Last week, two black men were killed by law enforcement officers: Philando Castille and Alton Sterling. Philando Castile was sitting in his car with his girlfriend and her 4-year old daughter when a police offer shot him four or five times. Alton Sterling was being held down by two police officers when they shot him multiple times at point blank range.
Video footage at the site of each shooting indicates that neither man ever reached for his gun; and yet, in both cases, each man was killed in an act of excessive force on the part of law enforcement. These aren’t isolated instances. Similar cases of excessive force include those of Trayvon Martin, Tanisha Anderson, Michael Brown, Tamir Rice, Yvette Smith, John Crawford, Eric Garner, and so many more…
Time and time again, we are being confronted with the horrifying reality that racism is prevalent, thriving, and institutionalized in our country.
As we work to educate ourselves and foster discussions around race, racism, police violence, and the actions we can take on a daily basis to contribute to systemic change, we also want to think about how corporations can begin to take a stand against racial injustice.
Harnessing the Power of Business for Good
Businesses and corporations hold a great deal of power across all sectors. They influence public opinion, run operations with massive social, environmental, and economic impact, and pour a significant amount of money into lobbying expenditures – $2.6 billion a year, in fact.
This power can be used to affect positive change in our country. For example, when North Carolina passed House Bill 2 (HB2) and effectively legalized discrimination against lesbian, gay, transgender and bisexual people, a number of businesses and corporations spoke up and took action against it.
So where is the corporate action against the racially charged police brutality in our country?
Is it because the issues surrounding it feel so complex that it's hard to know where to begin? Is it because its reaches are so geographically widespread that corporations can't simply pull their business from one specific city or state in order to take a stance? Is it because the thing that’s wrong here isn't one particular bill, it's an entire way of thinking, an entire system?
We don’t have the answer right now.
What we do know is that the immense power of corporate America is capable of taking immense action. To start a conversation, we pulled together some of our own ideas for what businesses and corporations can do right now.
Please note that this list is just the beginning and by no means is it exhaustive. We are looking for your thoughts and your feedback wherever and whenever you have it, and will be updating this list accordingly.
To start, businesses and corporations can use their extensive reach to speak up about the systemic violence against black lives. While it might be difficult for companies to initially join the conversation because of the complexities they’ll be forced to unpack, many have the resources to take the time to do so. They can use those resources to offer a well-informed and authentic response or host community events to bring people together in proactive discussion. Words from large-scale corporations that people know well can go a long way in educating people and encouraging them to stand up and take action.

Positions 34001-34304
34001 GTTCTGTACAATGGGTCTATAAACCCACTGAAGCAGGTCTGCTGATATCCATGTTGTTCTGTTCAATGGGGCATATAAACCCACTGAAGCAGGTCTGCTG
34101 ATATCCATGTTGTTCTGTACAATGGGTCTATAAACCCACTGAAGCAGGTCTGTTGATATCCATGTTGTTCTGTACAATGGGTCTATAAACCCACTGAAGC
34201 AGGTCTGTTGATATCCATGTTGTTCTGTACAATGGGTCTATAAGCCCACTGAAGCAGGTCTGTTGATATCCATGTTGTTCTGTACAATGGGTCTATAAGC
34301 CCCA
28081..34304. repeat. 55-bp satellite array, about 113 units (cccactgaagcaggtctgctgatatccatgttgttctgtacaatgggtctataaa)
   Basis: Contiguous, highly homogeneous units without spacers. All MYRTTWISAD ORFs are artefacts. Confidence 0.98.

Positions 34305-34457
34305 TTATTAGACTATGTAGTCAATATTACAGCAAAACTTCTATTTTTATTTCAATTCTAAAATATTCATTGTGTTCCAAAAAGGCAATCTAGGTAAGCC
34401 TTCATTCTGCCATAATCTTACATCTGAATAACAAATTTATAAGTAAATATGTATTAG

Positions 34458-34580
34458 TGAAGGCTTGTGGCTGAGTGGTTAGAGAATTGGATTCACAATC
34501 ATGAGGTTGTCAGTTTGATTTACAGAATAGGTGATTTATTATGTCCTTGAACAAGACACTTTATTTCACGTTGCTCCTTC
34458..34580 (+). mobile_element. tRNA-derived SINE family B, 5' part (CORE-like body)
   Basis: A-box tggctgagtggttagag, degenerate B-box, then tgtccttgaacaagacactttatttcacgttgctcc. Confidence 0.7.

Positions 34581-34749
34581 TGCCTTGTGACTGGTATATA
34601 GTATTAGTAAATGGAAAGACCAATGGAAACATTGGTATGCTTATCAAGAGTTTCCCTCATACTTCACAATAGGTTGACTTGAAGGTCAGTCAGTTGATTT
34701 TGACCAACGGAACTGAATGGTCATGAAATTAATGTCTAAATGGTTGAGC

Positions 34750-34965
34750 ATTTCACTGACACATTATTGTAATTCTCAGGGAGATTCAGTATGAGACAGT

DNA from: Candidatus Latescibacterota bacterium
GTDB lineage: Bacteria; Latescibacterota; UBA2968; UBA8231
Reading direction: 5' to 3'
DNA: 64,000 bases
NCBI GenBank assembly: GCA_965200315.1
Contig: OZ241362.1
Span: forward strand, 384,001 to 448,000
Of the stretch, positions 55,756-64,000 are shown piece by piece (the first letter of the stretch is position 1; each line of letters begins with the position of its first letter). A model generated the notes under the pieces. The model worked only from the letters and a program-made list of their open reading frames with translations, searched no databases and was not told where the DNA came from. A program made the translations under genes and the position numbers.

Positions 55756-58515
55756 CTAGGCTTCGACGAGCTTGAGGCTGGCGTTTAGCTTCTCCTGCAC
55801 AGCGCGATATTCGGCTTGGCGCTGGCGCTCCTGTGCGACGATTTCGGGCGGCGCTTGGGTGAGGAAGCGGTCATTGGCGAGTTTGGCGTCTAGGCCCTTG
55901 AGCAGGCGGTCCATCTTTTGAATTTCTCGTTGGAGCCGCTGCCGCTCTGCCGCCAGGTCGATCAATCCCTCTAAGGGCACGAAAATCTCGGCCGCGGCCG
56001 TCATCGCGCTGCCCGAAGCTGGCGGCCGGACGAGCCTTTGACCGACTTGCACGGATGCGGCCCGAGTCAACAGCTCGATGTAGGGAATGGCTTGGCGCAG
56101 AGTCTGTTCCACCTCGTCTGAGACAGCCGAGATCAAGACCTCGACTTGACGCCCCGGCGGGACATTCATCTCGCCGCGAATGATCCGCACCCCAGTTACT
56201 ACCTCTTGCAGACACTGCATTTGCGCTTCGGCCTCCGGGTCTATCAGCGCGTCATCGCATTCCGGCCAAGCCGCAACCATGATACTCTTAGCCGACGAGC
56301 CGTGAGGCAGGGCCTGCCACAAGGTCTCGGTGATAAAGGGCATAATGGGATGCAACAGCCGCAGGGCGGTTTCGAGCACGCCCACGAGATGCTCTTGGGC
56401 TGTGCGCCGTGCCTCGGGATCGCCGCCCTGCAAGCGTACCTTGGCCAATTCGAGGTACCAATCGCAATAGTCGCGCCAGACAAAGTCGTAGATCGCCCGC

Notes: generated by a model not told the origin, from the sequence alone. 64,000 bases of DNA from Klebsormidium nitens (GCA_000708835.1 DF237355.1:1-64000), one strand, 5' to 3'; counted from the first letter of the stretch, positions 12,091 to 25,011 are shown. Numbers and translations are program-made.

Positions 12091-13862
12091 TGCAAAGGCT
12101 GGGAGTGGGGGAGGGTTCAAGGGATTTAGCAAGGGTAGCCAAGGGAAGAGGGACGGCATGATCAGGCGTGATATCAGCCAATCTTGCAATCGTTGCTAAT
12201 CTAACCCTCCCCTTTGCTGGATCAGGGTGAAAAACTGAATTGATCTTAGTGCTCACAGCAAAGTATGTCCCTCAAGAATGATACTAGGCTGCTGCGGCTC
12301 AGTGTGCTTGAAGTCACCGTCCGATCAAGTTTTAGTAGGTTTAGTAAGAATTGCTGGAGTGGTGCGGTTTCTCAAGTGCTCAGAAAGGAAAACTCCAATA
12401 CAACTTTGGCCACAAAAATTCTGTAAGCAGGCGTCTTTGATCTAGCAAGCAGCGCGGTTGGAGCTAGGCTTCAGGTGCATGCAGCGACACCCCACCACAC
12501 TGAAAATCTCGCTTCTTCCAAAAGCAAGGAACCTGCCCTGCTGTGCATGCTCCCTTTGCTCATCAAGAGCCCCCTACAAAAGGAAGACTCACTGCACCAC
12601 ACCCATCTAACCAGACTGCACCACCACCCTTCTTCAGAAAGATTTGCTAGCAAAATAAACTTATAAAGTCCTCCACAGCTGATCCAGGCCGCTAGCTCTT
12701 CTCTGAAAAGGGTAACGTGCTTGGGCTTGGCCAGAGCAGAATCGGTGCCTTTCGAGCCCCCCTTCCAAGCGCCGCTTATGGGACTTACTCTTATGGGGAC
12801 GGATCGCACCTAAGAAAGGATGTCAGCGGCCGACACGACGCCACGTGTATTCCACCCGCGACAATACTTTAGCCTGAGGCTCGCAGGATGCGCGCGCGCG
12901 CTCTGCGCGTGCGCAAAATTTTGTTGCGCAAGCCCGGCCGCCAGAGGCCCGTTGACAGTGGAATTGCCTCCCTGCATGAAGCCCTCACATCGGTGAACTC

So often, we aren’t aware of how much it is that we don’t know. This statement is truer than ever when it comes to racism in the United States. How often do we hear people say that racism is no longer a major issue in this country? How many times have you come across someone decrying the #BlackLivesMatter movement in support of “All Lives Matter,” a statement that underestimates and undervalues the issues at hand? Businesses and corporations should be putting a greater effort into educating their employees about racism and white privilege, so they know better in their daily lives and when these tragedies occur. While the onus isn’t solely on employers to educate their employees about these issues, information that comes from the top carries a great deal of influence.
Use Their Money for Good
With money comes power. We need more businesses to allocate funds towards supporting the organizations, politicians, movements, legal services, and research that are working for systemic change. For example, Google.org, Google’s philanthropic arm, donated $3 million in grants to Bay Area organizations working against racial injustice. If more companies follow suit, the influence, reach, and effectiveness of similar organizations can grow, and address the issues we’re facing right now.
What are your thoughts on how businesses and corporations can constructively address these issues?
As we continue to educate ourselves, we will be pulling together a list of resources that we’ve found to be credible and helpful that we’ll be sharing with you soon. Do you have any that we should include?
We want to know about them. We also want to know about actions that you’ve taken or plan to take. Education is necessary, but action is also crucial.